The future holds plenty of question marks for the industry
By Jerry Whiting
Yes, legalization has taken root in four states and the District of Columbia, medical marijuana is legal or becoming legal in nearly 30 states and counting, and decriminalization is becoming more widespread every day. While all of this is good news and not to be underestimated, there are several things that keep this cannabis business owner awake at night.
The Schedule 1 status doesn’t change: As long as cannabis remains classified as a Schedule 1 drug the Feds have power over cannabis. This drives not only the DEA, but the IRS, FDA and numerous other agencies. Let’s not forget that banks are off limits as well. Being Schedule 1 gives states and municipalities a finger-pointing excuse: “It’s not us. We’d love to, but the federal government has tied our hands.”
The Schedule 1 status does change: Schedule 2 is not a workable alternative to Schedule 1. Cannabis doesn’t belong on the schedule list at all. We all know that it’s a legitimate and effective botanical pharmaceutical. Alcohol and tobacco aren’t on the schedule list and they’re way more harmful than marijuana. Taking cannabis off the schedule list will liberate it for both medical and recreational use. Everybody wins!
Native people enter the market: The Department of Justice recently declared that Native American tribes are sovereign nations and therefore free to grow, process and sell cannabis on reservations, as long as they adhere to the Cole Memo. Not only does this mean that the 566 tribes recognized by the Bureau of Indian Affairs on the 310 reservations in the U.S. could potentially make cannabis legal in all 50 states, but the tribes don’t have to pay taxes. There’s no way a non-native business owner can beat Native American businesses on price. As long as consumers go to the reservations, pot will never be cheaper. Who needs casinos when you can offer cannabis spas?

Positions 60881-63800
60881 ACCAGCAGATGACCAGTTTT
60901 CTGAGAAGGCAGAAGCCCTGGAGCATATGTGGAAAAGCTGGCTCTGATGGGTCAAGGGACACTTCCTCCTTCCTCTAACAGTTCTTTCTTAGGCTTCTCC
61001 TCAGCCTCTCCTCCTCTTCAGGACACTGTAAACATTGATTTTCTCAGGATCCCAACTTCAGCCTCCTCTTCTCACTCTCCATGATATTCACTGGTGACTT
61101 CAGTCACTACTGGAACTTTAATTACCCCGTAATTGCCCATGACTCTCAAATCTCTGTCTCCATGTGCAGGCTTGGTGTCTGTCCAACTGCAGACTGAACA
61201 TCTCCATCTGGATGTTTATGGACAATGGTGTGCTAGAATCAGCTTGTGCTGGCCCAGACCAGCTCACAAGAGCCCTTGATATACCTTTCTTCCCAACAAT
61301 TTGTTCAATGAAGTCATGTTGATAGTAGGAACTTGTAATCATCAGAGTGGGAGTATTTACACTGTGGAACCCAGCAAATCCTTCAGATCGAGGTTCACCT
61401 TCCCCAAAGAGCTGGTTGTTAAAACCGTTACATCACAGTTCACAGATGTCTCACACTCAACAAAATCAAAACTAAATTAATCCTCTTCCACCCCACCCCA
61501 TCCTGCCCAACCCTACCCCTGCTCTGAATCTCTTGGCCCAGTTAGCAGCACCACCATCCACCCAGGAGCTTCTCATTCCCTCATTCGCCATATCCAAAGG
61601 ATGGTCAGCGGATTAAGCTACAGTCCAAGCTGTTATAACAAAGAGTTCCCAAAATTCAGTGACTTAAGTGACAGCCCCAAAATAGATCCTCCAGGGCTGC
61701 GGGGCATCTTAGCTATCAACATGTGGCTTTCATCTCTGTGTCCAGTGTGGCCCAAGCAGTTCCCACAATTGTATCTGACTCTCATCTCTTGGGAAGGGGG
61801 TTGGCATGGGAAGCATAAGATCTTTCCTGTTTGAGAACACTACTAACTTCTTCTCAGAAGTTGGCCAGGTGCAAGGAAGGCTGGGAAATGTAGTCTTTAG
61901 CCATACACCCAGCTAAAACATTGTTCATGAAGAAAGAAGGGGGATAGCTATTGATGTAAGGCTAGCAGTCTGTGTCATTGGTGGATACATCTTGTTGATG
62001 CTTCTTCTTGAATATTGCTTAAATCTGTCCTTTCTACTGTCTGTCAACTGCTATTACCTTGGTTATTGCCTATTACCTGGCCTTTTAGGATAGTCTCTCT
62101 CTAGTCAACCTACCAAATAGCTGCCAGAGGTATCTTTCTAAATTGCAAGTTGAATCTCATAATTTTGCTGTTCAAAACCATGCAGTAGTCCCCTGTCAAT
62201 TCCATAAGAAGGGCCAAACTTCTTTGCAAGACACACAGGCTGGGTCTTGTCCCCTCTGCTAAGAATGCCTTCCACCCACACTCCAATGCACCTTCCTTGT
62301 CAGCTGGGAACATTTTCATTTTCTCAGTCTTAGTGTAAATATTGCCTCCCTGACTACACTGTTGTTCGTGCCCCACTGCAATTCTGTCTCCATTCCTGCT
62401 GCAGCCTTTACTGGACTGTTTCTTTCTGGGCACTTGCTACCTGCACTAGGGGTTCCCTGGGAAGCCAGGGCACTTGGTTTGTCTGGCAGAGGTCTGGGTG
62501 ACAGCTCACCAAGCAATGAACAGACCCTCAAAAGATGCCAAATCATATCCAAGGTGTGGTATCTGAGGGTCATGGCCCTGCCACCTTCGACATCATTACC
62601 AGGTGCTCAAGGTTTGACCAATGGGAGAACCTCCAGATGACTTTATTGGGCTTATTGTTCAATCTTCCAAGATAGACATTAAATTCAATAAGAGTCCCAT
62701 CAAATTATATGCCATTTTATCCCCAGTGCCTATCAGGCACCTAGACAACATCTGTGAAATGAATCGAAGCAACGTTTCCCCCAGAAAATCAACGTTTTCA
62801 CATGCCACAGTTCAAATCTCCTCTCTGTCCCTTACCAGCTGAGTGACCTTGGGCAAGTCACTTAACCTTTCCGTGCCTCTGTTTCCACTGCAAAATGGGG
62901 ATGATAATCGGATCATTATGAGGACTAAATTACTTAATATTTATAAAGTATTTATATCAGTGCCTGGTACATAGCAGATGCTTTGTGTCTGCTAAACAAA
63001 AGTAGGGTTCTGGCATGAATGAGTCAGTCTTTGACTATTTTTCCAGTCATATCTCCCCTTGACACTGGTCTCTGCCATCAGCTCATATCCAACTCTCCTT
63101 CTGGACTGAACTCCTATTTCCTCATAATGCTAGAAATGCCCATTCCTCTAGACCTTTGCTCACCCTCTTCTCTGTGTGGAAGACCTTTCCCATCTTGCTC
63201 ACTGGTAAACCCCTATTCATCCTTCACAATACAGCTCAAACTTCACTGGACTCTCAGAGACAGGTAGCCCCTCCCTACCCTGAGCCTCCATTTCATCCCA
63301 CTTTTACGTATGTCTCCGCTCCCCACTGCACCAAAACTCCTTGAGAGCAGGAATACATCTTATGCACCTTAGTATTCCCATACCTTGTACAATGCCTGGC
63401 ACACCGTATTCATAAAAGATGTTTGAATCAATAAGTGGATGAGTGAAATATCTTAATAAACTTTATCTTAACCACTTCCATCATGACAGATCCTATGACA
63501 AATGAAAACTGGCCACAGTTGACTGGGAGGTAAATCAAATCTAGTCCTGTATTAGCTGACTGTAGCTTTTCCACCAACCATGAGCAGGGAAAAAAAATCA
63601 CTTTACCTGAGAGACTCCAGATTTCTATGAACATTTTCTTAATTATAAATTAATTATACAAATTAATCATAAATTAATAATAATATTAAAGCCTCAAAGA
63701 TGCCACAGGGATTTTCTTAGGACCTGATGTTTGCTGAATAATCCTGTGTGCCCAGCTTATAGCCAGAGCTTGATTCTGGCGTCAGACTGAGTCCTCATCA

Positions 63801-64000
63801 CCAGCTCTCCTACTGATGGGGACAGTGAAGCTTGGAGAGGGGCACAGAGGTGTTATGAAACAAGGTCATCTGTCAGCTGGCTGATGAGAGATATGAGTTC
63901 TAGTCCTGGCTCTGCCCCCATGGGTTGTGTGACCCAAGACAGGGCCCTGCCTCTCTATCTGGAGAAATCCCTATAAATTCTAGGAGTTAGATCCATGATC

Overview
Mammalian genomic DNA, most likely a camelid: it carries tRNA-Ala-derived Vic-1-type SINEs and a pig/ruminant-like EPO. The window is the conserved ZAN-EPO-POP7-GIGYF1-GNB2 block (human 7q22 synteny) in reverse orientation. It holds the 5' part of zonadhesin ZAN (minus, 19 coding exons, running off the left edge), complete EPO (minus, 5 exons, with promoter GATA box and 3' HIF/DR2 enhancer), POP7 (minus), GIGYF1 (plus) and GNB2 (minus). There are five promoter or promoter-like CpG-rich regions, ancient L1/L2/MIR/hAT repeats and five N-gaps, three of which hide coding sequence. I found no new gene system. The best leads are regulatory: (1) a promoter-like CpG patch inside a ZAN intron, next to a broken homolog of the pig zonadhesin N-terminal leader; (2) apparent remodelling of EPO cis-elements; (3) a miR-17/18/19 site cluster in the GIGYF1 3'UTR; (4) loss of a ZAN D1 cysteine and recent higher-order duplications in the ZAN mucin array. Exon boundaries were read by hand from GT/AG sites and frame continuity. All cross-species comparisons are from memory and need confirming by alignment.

2016 puts someone else in the White House: President Obama is strongly ambivalent about legalization at best. Despite his personal history with our favorite plant, he has not been a strong ally or proponent of legalization. What’s disturbing is his candidate to replace Eric Holder as attorney general. Holder spoke openly about the racial imbalances inherent in the War on drugs. However, his likely replacement, Loretta Lynch, is outspokenly anti-legalization. Obviously, the 2016 race is a long ways off and too close to even speculate about, but by the time Obama’a successor takes the oath of office, he or she will be confronted with even more states whose voter-approved laws conflict with federal law.
I see popular support swinging quickly toward a more measured and thoughtful approach to cannabis. I hear frank and honest discussions of cannabis as medicine able to address a wide range of disorders. Despite the issues above, I sleep well at night knowing that the challenges ahead will soon be behind us.
Jerry Whiting is the founder of LeBlanc CNE, growers and brokers of medical cannabis and vintage heirloom strains. He has a background in acupuncture, massage and natural healing. LeBlanc has an extensive collection of CBD-rich strains, including a seed bank as well as live plants. LeBlanc sponsors a hemp breeding project, does research into the relationship between cannabis chemistry and genetics, and processes whole plant tinctures and other cannabis preparations.